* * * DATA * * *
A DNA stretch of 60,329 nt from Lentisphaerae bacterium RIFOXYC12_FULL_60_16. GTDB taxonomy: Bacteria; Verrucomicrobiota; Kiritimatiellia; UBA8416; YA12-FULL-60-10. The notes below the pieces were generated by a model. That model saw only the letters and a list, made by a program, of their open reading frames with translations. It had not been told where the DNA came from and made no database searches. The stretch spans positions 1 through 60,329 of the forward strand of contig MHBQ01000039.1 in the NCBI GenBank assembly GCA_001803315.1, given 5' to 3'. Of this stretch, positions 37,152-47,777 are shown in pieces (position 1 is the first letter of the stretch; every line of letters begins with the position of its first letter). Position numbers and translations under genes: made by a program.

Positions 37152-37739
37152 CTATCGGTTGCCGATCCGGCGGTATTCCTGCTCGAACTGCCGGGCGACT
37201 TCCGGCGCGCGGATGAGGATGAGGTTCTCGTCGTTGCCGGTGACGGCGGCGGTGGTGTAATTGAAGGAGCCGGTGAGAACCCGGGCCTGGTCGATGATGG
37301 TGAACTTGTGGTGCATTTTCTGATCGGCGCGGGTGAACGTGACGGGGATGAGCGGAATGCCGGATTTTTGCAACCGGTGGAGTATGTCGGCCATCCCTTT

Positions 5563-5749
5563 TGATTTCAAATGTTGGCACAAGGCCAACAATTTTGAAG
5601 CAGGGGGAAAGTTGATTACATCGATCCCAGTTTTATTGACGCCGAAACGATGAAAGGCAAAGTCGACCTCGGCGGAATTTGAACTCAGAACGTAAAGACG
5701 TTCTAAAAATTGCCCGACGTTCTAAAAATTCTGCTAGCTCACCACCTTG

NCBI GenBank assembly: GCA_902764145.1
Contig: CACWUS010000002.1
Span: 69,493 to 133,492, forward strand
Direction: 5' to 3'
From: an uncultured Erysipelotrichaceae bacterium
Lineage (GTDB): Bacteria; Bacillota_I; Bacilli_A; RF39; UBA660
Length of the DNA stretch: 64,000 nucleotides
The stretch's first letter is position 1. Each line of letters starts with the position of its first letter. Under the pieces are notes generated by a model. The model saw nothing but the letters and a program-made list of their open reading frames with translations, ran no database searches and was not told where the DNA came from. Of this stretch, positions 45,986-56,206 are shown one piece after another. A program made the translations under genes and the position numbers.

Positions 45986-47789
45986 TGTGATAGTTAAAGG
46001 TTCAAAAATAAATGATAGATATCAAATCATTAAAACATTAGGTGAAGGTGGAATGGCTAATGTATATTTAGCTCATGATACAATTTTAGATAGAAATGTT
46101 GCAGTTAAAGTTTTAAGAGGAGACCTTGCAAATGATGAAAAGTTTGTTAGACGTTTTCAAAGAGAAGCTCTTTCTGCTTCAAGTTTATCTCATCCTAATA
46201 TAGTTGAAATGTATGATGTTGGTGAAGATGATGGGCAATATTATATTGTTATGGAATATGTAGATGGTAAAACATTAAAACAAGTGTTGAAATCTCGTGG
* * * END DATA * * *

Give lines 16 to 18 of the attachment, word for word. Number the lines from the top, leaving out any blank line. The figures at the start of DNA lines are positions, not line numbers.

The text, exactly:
Length of the DNA stretch: 64,000 nucleotides
The stretch's first letter is position 1. Each line of letters starts with the position of its first letter. Under the pieces are notes generated by a model. The model saw nothing but the letters and a program-made list of their open reading frames with translations, ran no database searches and was not told where the DNA came from. Of this stretch, positions 45,986-56,206 are shown one piece after another. A program made the translations under genes and the position numbers.

Positions 45986-47789